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Cisco Easy Pay, Open Pay Hardware Financing Gain Momentum

Andrew Blacklock

Andrew Blacklock

The shift from CapEx to OpEx payment models continues to extend from the software market into the hardware market. Among the latest examples: Cisco Capital, the financing are of Cisco Systems (CSCO), is gaining momentum with two two offerings called Easy Pay and Open Pay — though Cisco stops short of calling them Hardware as a Service (HaaS).

Easy Pay is a 36-month hardware payment plan. Customers simply take 90 percent of the equipment price and divide that by 36 monthly payments. So, a $400,000 purchase becomes a $360,000 deal divided by 36 payments — or $10,000 per month. At the end of the 36-month commitment the customer can:

  • Return and refresh the equipment;
  • extend the lease; or
  • purchase the solution at 10% of original cost.

“It’s fantastic for the partner and the end customer, and it’s gaining great traction,” according to Andrew Blacklock, senior director, strategy and financial product development at Cisco Systems Capital Corporation. Easy Pay is ideal for customers that have predictable network needs, and therefore want predictable hardware payments, he noted.

Open Pay: Aligning With Cloud Mindsets

Open Pay, in contrast, is a bit more complicated. It’s designed for customers that may scale their businesses in unpredictable ways — perhaps to meet seasonal customer demand or to reflect a new product launch. With those scenarios in mind, Open Pay allows customers to obtain more hardware and software capacity than they need at the present time — just to make sure the customer is ready for a business spike at any time. Payments then scale accordingly if/when additional workloads are needed. In terms of a financial approach, “It’s the flexibility of the public cloud — but in your own data center,” Blacklock said.

Open Pay recently shifted from pilot projects to early rollouts in the U.S. and selected countries in Asia and Europe. Early adopters include service providers, gaming companies and manufacturers that have unpredictable traffic and growth spikes, he said.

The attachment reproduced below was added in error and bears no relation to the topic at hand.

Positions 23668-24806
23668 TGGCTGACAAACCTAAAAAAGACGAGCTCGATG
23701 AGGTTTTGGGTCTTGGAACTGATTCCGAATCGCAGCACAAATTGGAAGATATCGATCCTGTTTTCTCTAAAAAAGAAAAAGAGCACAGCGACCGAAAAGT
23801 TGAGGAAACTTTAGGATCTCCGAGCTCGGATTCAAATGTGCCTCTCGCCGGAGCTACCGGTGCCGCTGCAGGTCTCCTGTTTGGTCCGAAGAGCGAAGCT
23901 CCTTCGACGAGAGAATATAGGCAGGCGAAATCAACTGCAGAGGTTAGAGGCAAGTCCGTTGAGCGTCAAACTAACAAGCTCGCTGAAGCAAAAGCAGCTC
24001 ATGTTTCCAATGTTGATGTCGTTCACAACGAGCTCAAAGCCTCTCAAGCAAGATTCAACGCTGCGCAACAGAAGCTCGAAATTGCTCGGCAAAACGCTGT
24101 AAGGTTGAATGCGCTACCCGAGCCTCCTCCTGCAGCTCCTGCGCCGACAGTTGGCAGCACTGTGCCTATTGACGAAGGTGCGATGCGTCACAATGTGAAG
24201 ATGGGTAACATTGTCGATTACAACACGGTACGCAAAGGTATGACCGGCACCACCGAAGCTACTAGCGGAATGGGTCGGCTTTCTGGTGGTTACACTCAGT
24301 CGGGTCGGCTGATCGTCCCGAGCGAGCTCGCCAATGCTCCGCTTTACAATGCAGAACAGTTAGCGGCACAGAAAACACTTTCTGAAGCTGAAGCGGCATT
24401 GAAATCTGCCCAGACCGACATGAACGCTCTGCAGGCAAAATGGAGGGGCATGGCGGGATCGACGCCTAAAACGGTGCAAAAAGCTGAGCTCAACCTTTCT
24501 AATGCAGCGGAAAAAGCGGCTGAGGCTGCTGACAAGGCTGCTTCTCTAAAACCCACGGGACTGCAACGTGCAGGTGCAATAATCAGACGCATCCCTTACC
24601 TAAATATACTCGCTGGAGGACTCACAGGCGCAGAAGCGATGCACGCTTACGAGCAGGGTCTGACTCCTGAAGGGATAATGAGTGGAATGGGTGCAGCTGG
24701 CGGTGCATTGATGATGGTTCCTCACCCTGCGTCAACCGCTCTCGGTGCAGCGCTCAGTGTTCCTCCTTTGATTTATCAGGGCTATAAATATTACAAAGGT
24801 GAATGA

For channel partners, Open Pay and Easy Pay help to accelerate the shift to recurring revenues, Blacklock asserts. MSPs can wrap managed services around the hardware deals, essentially upselling customers who have already embraced an OpEx mindset on hardware.

Poke around and you’ll discover that Cisco Capital has a track record for balancing (A) customer enablement with (B) a fiduciary responsibility not take on too much risk. The organization’s attention to detail largely shielded Cisco Capital from the 2008 financial crisis, and many of the team members are long-term teterans of the business. Blacklock, for instance, has been with Cisco Capital for 17 years.

HaaS and Financing Competition

A growing number of IT vendors and financing firms are assisting the hardware shift from CapEx to OpEx spending. Microsoft, for instance, has a subscription payment service for its Surface devices. And Michael Dell recently described his own company’s approach to CapEx hardware sale vs. OpEx financing:

Moreover, GreatAmerica Financial has been gaining momentum with a so-called Hardware as a Rental financing model for MSPs and their end-customers.

Bottom line? I don’t believe all hardware sales will shift from CapEx to OpEx. In fact, I think we’ll see some OpEx backlash over time as customers discover runaway recurring costs.

Still, customers are demanding flexible financing and payment options on their hardware. Cisco sounds like it’s onto something with Easy Pay. And we’ll be watching to see if Open Pay truly becomes an on-premises alternative to cloud-like consumption models.

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